Diamanda Galás - Biography



Shrieking, keening, wailing, gnashing, cooing: Diamanda Galas sings avant-garde arias to the damned. With a startling, three-and-a-half octave range and a disturbing array of imagery, the Greek-American vocalist and pianist vivifies worlds of anguish, pain, persecution, suffering, cruelty, and redemption. Her work addresses AIDS, genocide, and terror unflinchingly, with a self-righteous rage that few can match; yet she also tackles standards from the sorrowful albums of raw Americana, making them her own. Insistently, for three decades, she has attacked the duplicitous and empathized with the victimized. The female anti-Virgil in a Hell on Earth, Diamanda Galas offers a narrative that both reaches catharsis and shreds carotid arteries.

Born in San Diego to Greek Orthodox parents, she was encouraged as a musician from an early age, on a variety of instruments, and grew up as a pianist. At the age of 14, she performed Beethoven's Piano Concerto No. 1 as a soloist with the San Diego Symphony. In 1979 she moved to Europe where she performed in the opera Un Jour Comme un Autre by Vinko Globokar; its subject matter was the torture of a Turkish woman, as described by Amnesty International. This would set the theme for much of her work to follow.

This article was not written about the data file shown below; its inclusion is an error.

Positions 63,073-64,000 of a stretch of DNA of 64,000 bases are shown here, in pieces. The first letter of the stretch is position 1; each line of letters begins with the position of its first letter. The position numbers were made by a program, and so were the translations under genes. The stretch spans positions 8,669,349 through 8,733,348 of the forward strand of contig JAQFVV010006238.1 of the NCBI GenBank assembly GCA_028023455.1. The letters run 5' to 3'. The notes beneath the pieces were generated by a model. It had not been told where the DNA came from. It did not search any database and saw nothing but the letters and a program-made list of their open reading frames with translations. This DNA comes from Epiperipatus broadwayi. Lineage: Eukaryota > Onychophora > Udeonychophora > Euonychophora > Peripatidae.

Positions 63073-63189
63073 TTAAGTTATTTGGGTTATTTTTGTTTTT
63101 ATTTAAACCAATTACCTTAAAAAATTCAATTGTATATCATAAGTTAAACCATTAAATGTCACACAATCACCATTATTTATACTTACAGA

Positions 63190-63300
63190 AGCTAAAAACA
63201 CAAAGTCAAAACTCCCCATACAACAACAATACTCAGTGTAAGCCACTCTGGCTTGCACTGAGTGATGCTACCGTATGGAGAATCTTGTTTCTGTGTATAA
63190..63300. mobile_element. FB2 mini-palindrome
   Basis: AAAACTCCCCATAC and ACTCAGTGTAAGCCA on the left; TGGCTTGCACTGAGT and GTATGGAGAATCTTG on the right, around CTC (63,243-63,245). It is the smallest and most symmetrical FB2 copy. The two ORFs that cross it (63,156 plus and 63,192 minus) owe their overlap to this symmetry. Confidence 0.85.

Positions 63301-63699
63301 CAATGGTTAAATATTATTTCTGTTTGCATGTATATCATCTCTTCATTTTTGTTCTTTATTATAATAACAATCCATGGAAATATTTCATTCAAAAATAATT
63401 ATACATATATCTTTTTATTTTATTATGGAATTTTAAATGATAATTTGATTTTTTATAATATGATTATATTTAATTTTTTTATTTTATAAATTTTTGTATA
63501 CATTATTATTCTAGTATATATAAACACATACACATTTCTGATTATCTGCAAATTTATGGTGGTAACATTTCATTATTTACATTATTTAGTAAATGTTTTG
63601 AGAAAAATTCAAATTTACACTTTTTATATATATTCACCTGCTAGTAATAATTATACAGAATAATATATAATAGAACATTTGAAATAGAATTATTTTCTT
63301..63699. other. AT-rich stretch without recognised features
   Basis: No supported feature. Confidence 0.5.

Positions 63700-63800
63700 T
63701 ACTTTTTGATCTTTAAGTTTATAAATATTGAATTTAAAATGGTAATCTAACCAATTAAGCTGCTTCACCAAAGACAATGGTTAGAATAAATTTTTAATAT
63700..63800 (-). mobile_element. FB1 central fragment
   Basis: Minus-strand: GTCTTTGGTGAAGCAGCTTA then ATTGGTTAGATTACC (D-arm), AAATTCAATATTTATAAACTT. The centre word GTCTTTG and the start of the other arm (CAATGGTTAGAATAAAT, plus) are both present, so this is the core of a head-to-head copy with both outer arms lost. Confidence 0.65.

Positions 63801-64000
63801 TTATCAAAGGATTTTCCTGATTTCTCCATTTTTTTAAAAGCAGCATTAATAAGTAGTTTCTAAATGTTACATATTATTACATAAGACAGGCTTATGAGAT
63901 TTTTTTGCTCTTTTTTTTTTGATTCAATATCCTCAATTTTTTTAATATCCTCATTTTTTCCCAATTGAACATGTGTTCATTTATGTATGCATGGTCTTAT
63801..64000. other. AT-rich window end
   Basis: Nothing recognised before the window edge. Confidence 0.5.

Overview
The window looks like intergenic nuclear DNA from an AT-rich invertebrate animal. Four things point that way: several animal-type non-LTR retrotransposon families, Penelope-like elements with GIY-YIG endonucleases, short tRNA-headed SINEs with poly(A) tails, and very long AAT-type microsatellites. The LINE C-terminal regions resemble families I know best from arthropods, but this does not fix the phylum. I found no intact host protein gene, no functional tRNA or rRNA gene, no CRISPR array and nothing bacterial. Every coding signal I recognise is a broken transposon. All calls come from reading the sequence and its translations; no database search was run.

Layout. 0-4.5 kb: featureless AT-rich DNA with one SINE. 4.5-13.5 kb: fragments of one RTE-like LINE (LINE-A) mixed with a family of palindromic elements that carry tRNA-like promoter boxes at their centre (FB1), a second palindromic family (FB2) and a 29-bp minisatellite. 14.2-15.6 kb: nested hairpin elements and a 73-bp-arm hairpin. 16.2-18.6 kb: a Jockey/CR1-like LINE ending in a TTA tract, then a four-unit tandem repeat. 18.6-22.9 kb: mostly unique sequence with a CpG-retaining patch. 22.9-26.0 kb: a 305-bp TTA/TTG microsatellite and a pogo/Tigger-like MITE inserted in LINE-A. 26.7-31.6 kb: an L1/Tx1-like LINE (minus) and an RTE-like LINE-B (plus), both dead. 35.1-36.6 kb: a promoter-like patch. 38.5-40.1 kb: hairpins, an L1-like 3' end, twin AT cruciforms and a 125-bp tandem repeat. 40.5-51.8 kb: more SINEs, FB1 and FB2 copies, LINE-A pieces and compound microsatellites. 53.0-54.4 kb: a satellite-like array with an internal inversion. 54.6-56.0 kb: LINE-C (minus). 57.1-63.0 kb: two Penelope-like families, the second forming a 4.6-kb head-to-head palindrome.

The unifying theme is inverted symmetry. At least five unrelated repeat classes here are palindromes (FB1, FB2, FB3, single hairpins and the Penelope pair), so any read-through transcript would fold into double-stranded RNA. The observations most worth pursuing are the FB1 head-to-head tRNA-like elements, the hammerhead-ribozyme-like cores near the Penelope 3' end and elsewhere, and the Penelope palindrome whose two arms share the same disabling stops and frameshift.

Her first recorded release was The Litanies of Satan (1982 Y Records). The title track begins with a furious attack of vocals more rattlesnake than human, ricocheting back and forth in hard stereo separation; when this gives way to discernable language, it happens with a furious shriek, spitting rage. The other track is as unruly as its title: “Wild Women with Steak Knives (The Homicidal Love Song for Solo Scream).” Processed through tape manipulation, her voice becomes an attacking swarm of hornets.

Next was Diamanda Galas (1984 Metalanguage), on guitarist Henry Kaiser’s sorely missed label. "Panoptikon," alludes to British law theorist Jeremy Bentham's proposal for a particularly cruel form of prisoner/captor interaction. On “Tragouthia Apo to Aima Exoun Fonos” (translated as "Song from the Blood of Those Murdered") she memorializes those killed in the 1967 Grecian military coup, applying a rich background of texture while delivering staccato recriminations and pleadings that are chilling in their sincerity and complexity.

That same year, Galas move to San Francisco to undertake her first major work, The Plague Mass, a trilogy meant to give a voice to those dead and dying of AIDS; coincidentally, her brother, the actor and playwright Philip-Dimitri Galas, was diagnosed at this time as being HIV-positive. She describes the work in strident terms: “[Some people] believe that I'm doing this out of hysteria, not cold, clinical interest. The Greek tradition is not about whimpery tears of sorrow; it's a vendetta culture. You're never going to see me get up and sing, 'Oh, the suffering of my people, isn't it awful.’” When her brother succumbed in 1986, she tattooed a challenge on her fists: “We are all HIV-positive."